Manufacturers hate to terminate dealerships. It’s a real hassle for all parties concerned and it raises questions about the brands involved. Prior to terminating an authorized dealer, a manufacturer will almost always try to help the dealer resolve its problems so they can remain a dealer for the brand.
In the case of criminal activity, however, there isn’t much the manufacturer can do to assist the dealership, and unless the manufacturer is named in a legal action, they will stay clear of getting involved.
At this point, the future of Bruce Bemer’s dealerships is most certainly in question. The owner of New England Cycle Center in Hartford, Springfield Motorsports in Massachusetts and Columbia Motorsports in Columbia, CT certainly has his hands full dealing with his recent arrest.
As “The Day” newspaper in New London succinctly summarized, he’s facing “charges that he played a role in a decades-long prostitution ring that lured mentally disabled young men into sexual encounters with clients, including Bemer, with promises of friendship, money and drugs.”
Bemer also owns New London-Waterford Speedbowl and yesterday NASCAR pulled its sanctioning for races this season, which was set to begin with the Whelen All-American Series event on May 6. Coupled with recent resignations at the track, noted in a story in “The Day,” the future of the track is up in the air.
Bemer’s problems will also most certainly extend to his three dealerships, which sell Kawasaki, Suzuki and Yamaha motorcycles. Insomuch as his dealerships are authorized by major manufacturers, the businesses are governed by two important legal sets of guidelines – state franchise laws and the manufacturer Dealer Agreement.
Technically speaking, motorcycle dealerships are not franchises in the sense of, say, a fast food restaurant. Dealerships don’t pay an ongoing “franchise fee” to the manufacturer. There are a few other ways in which motorcycle dealerships differ technically from being a true franchise.
They are, however, still governed by state franchise laws. These laws provide guidelines as to how dealerships conduct their business. They also spell out the rights of dealers and manufacturers as they do business with each other. When the owners of dealerships violate the law, the franchise laws and Dealer Agreement generally govern how this affects the business.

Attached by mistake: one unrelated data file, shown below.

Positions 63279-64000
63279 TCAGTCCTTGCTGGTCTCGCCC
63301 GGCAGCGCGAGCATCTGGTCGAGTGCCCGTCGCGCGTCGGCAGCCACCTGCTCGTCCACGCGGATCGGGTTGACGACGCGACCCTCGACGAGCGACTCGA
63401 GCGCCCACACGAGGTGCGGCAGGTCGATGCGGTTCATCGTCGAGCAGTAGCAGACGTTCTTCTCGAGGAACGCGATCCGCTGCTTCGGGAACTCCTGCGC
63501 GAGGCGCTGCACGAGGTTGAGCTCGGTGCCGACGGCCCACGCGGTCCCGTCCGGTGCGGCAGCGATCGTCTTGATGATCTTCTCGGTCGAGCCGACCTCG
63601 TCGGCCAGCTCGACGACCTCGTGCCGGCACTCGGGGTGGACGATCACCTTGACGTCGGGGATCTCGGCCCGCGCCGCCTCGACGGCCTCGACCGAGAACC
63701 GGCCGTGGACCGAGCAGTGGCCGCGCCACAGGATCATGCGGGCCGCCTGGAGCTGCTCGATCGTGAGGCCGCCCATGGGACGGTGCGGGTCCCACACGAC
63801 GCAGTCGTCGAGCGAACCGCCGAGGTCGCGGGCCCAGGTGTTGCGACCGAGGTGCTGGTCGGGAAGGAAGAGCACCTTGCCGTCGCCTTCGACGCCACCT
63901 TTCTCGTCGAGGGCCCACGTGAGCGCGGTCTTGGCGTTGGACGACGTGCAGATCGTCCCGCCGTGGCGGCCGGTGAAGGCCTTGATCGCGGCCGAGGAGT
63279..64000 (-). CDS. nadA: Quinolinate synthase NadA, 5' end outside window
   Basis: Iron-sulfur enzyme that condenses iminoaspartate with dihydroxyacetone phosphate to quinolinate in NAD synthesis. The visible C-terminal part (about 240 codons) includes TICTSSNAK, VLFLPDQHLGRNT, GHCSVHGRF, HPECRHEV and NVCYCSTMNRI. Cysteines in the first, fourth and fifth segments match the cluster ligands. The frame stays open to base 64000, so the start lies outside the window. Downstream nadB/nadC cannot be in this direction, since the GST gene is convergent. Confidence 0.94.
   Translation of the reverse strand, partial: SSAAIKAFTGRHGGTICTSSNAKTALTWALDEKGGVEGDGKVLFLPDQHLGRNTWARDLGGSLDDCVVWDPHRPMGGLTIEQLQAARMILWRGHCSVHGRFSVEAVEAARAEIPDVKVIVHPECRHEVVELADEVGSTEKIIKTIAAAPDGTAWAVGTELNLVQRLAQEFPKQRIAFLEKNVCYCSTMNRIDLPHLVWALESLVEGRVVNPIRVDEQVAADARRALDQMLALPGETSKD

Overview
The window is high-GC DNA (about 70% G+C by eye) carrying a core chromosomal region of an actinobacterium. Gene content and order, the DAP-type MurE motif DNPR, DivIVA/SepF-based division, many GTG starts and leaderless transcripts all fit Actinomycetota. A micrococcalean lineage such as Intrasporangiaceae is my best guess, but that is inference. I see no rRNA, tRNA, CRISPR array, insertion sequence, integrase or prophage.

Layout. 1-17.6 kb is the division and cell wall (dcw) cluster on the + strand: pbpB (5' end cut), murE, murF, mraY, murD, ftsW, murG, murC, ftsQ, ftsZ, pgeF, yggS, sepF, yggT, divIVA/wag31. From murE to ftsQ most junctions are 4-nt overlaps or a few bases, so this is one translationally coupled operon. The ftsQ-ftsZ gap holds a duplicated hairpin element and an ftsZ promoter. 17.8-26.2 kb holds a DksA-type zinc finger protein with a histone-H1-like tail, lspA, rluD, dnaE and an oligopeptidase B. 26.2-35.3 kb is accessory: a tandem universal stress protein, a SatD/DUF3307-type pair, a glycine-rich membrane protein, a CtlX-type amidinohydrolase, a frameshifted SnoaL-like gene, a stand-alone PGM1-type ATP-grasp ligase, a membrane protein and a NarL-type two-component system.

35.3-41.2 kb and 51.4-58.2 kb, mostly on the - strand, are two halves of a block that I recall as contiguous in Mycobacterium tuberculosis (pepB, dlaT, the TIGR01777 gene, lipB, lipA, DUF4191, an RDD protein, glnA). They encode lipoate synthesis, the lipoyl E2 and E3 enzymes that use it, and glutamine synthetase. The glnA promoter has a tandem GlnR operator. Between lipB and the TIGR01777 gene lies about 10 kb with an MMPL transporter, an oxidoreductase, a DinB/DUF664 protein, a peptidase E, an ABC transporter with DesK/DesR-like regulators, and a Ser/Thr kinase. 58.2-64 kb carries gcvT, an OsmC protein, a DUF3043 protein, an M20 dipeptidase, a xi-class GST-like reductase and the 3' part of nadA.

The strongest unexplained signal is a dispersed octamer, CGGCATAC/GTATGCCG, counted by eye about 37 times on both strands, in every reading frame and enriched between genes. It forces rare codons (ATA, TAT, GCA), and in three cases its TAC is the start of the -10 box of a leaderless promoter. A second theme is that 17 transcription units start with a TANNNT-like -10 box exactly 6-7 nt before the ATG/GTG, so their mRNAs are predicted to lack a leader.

Each manufacturer has their own set of rules and guidelines with which each dealer complies. These rules are spelled out in great detail in the Dealer Agreement that the dealership signs before being granted the right to sell the manufacturer’s motorcycles.
These Dealer Agreements can run to fifty pages and are legally binding contracts. It’s this Dealer Agreement that manufacturer’s turn to when it’s time to discuss problems or potential violations in the operations of the dealership.
You can be sure that the manufacturers of motorcycle brands sold by Bemer’s dealerships are reviewing their options very carefully. They will be considering how this affects their respective images. Their actions could even lead them to terminate the dealerships’ franchises. One major manufacturer’s Dealer Agreement devotes five densely-worded pages to the subject of termination.
Currently, Bemer has not been convicted of a crime, just charged. If he were to be convicted, the actions that a manufacturer can take are usually clearly spelled out in the Dealer Agreement. In the case of one manufacturer, their Dealer Agreement states that the manufacturer can terminate the dealerships franchise if the following occurs:
“Conviction of any of Dealer’s owners, officers or general manager or any crime or violation of law, if, in (Manufacturer) reasonable opinion, such conviction may adversely affect the conduct of Dealer’s (Manufacturer) motorcycle operation or would otherwise tend to be harmful to (Manufacturer) or the reputation or marketing of the Products.”
The manufacturer also has recourse prior to any conviction:
“Impairment of the reputation or financial standing of Dealer or any of Dealer’s owners, officers, or general manager or ascertainment by (Manufacturer) of any facts existing at or prior to the time of execution of this Agreement which tend to impair such reputation or financial standing.”
It’s certainly not inaccurate to say that Bemer’s dealerships have taken a beating, especially on social media, in the wake of Bemer’s arrest. What happens next may be up to the manufacturers.